Speech delivered to Karachi Chapter of Project Management Institute on November 26, 2016
Honorable President of the Project
Management Institute and distinguished guests,
I am honored to have been invited to this session on project management culture as the Chief Guest. I have listened with great interest to the proceedings this morning, to the welcome speech, the speech on being an influencer, the speech on embracing leadership and to the panel discussion on changing the world as a project manager.
For my part, I should tell you that I am not an expert on project management. My own field of expertise is economics. However, I served for 32 years in an international organization, the World Bank, whose mandate was to design and finance development projects around the world. So, even though I was working as an economist and mostly dealing with Central Banks and Ministries of Planning and Finance, I gathered a lot of information about project management cultures around the world simply by working with people who designed and managed projects in many different sectors in many different countries.
There is as much diversity in project management cultures around the world as there are cultures. But some patterns do emerge. My first experience at the World Bank was in the Republic of Korea in the latter half of the 1980s. I was greatly impressed by the fact that my project colleagues could rely completely on Korean government officials to carry out projects financed by the World Bank on time and under cost. They were so reliable that project negotiations with Korean counterparts were often conducted by phone and fax. There was not much need to visit Korea to supervise projects or deal with implementation problems. World Bank project staff loved to work on Korea because their projects succeeded very frequently in meeting cost and impact objectives.
Many years later I had the chance to work on China and Vietnam. These two countries were also characterized, at least in the last two decades, by a disciplined project management culture reminiscent of Korea.
I have also had experience with weak project management cultures. One example is the Philippines where I worked in the early nineties and Egypt where I worked ten years later. The project management cultures here were very different from Korea. World Bank projects took longer to design and negotiate and implementation frequently took longer than anticipated in the project documents. World Bank staff had to visit much more often to deal with project implementation problems. They still enjoyed working on these countries though but this was because of the food and the people and tourism options.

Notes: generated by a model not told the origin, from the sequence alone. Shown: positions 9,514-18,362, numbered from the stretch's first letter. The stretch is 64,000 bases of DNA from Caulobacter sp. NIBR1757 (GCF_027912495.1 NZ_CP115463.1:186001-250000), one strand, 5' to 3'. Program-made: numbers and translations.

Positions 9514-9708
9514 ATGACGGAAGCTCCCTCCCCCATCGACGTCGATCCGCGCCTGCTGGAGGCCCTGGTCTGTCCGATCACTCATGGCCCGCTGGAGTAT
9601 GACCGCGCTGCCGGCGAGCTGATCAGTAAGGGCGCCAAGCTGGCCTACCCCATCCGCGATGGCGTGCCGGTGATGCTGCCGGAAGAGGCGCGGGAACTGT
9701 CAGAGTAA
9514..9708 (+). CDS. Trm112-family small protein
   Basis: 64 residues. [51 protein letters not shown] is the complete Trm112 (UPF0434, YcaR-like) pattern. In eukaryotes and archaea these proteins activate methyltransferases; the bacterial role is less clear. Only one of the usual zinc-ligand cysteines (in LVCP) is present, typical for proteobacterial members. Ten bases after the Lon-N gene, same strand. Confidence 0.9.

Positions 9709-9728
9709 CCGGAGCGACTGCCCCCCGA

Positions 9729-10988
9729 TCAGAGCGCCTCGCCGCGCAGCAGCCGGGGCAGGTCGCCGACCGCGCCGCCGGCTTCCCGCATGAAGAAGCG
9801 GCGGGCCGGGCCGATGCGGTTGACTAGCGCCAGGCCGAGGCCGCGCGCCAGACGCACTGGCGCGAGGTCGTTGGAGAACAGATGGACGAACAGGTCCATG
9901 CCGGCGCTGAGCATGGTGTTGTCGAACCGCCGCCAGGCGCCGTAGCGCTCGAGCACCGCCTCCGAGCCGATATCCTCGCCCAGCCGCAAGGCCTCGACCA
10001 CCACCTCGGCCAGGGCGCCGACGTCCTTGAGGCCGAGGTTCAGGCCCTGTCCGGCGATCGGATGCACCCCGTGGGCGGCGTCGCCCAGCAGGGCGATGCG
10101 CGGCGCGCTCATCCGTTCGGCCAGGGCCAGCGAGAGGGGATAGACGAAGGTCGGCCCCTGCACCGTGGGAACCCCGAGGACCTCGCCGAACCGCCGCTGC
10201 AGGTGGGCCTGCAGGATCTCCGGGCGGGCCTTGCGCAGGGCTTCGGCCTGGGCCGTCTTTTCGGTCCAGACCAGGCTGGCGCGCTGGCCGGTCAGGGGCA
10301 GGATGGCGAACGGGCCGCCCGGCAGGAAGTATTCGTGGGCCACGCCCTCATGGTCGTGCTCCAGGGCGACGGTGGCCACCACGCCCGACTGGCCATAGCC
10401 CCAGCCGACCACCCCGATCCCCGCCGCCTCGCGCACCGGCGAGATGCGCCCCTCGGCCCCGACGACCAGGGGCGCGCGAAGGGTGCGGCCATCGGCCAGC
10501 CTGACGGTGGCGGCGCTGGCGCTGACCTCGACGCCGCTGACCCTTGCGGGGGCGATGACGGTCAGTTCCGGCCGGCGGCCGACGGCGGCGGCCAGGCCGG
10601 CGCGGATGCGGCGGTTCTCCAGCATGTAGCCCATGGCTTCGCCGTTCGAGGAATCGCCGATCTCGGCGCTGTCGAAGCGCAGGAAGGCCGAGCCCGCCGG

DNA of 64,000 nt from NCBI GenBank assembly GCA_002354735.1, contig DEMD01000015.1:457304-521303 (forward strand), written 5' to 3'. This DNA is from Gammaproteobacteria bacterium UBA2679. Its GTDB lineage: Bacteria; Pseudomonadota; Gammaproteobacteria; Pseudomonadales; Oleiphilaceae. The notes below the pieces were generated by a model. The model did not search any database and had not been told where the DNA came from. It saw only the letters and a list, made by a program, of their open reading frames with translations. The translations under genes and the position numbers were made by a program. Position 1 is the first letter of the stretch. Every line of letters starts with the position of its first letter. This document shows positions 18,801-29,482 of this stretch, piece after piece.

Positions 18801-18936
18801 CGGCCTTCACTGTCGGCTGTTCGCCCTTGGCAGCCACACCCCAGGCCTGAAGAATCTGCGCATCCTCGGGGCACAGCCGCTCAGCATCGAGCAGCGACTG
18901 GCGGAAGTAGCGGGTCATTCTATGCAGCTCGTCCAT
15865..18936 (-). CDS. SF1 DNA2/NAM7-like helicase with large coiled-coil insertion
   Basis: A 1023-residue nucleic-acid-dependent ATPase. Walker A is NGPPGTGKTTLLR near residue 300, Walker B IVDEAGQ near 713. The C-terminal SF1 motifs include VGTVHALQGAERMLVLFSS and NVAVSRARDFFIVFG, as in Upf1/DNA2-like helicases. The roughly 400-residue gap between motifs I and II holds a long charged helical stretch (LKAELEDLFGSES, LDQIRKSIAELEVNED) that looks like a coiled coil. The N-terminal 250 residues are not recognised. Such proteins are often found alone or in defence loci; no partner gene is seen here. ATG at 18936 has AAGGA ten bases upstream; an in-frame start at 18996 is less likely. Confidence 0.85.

One broad conclusion that I reached was that the countries with better project management cultures were also the ones with faster economic growth and development. I don't know which caused which but the correlation seemed quite obvious. The Korea and Philippines examples illustrate this.
Let me now turn to the case of Pakistan. Once again, I am not an expert and have not been following project management issues in Pakistan very closely. But I did read up on some research while preparing for this meeting. In particular, I have consulted some research on project management maturity in Pakistan, conducted by faculty members of the IBA, the institute that I now head.
This research, based on an empirical study of 123 Pakistani organizations, revealed some very interesting findings. First, it found that the average level of project management maturity among Pakistani firms is low. Second, it found that only 24% of projects carried out could be termed successful in the sense of delivering within budget and schedule. Third, it showed that project performance, or the probability of success, was strongly correlated with the level of project management maturity.
I am not surprised by these results. I have worked in many countries with poor management cultures and Pakistan strikes me as being in this category. And what I observed as a broad correlation among country level economic performance and project management culture is replicated by my colleagues at the firm level as a correlation between firm level success and project management culture.
The research done by my colleagues at the IBA contains some useful tips to improve project management in Pakistan. The research suggests that three aspects are positively correlated with good project performance: certification and training in project management; use of project management software; and use of formal project management units to run the projects.
At present, only 22% of project management staff in Pakistani are formally trained or certified in project management. This proportion needs to rise. The global average is 80%.
About 60% of firms use some sort of project management software. This proportion needs to rise a bit as the global average is 77%.
Only 24% of firms have established a formal PMO. This too needs to rise towards the global average of 80%.
These findings are of special importance in the context of CPEC. Pakistan is about to embark on a major investment program in energy and infrastructure projects with China. How much we benefit from this program will depend at least in part on whether our firms can win project management contracts. And whether they can execute the projects successfully. To do this they must invest in training and software and carry out management innovations.
Let me stop here. If you have any questions on the research conducted by IBA faculty, please feel free to ask as my colleagues are attending today's meeting. I would also be happy to take any questions on the global comparisons I had made.